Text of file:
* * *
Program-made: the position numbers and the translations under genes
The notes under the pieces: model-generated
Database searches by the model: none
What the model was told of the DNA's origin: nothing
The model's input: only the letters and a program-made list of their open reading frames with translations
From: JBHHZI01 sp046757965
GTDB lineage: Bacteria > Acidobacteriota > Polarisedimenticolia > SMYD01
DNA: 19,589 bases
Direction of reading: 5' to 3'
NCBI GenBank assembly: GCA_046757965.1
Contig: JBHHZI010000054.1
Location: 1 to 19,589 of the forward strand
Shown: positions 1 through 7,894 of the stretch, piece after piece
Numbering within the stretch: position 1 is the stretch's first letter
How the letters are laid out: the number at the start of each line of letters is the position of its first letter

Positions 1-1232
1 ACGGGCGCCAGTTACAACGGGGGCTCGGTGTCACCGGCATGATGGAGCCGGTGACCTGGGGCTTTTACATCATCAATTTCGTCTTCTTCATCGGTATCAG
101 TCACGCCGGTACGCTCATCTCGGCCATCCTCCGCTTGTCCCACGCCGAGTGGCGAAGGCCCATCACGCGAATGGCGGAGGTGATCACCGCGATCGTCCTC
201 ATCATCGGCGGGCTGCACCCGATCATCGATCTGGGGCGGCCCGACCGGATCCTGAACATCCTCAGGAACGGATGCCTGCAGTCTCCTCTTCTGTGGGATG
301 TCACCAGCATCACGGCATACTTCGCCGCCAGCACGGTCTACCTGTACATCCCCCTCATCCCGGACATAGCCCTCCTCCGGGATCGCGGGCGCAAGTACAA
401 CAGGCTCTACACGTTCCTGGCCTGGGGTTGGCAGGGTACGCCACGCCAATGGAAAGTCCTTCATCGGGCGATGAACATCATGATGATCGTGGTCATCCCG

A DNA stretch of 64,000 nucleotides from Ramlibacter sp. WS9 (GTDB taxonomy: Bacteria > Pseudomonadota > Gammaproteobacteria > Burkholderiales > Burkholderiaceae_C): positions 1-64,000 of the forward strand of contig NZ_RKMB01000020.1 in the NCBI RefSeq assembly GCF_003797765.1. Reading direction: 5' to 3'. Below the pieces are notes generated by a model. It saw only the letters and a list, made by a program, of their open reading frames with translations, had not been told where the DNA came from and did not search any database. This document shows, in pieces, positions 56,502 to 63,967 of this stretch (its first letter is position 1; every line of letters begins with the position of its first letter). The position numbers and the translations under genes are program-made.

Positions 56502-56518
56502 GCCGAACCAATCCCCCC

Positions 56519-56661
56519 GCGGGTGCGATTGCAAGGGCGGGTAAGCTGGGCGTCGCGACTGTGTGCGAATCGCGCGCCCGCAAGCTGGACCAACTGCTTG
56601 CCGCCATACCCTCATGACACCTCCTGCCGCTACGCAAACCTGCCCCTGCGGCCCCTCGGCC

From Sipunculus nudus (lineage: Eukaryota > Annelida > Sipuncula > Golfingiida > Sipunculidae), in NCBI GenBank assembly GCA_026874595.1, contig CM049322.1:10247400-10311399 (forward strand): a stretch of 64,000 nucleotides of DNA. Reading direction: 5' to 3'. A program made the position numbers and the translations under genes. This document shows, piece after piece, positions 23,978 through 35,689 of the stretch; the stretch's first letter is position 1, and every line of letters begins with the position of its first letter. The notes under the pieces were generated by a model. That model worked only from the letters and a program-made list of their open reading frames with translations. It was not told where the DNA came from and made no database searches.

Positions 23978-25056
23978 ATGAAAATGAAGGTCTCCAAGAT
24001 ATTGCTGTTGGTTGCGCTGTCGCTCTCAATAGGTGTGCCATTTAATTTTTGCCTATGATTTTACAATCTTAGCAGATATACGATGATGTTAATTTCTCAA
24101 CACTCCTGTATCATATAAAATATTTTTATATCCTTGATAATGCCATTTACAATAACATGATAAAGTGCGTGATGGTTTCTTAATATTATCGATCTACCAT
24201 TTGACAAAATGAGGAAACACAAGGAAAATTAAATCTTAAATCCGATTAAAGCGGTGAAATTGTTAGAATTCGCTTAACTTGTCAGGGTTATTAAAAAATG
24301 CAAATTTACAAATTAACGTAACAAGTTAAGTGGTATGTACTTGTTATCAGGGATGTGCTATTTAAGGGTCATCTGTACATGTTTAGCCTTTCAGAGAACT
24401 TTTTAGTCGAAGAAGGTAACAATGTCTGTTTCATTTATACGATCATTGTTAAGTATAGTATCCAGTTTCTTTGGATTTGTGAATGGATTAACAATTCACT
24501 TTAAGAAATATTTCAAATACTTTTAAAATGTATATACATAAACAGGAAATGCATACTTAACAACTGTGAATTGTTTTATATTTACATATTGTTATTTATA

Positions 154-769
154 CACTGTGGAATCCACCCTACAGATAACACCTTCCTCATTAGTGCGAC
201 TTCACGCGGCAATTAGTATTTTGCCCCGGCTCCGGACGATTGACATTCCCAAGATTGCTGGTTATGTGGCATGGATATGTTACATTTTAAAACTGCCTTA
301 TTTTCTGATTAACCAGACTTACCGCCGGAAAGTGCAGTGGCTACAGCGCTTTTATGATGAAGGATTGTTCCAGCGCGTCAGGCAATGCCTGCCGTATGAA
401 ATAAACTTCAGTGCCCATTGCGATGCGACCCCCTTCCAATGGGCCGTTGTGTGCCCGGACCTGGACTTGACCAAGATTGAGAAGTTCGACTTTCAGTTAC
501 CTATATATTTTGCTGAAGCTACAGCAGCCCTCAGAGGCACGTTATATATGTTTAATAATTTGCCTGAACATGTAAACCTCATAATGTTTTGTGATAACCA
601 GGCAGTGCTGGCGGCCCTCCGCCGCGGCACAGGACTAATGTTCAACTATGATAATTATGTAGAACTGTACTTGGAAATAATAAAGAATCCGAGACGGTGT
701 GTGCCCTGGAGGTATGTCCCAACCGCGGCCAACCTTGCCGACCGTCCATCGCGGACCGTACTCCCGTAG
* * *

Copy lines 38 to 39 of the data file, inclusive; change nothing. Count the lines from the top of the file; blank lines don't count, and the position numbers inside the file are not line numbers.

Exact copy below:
154 CACTGTGGAATCCACCCTACAGATAACACCTTCCTCATTAGTGCGAC
201 TTCACGCGGCAATTAGTATTTTGCCCCGGCTCCGGACGATTGACATTCCCAAGATTGCTGGTTATGTGGCATGGATATGTTACATTTTAAAACTGCCTTA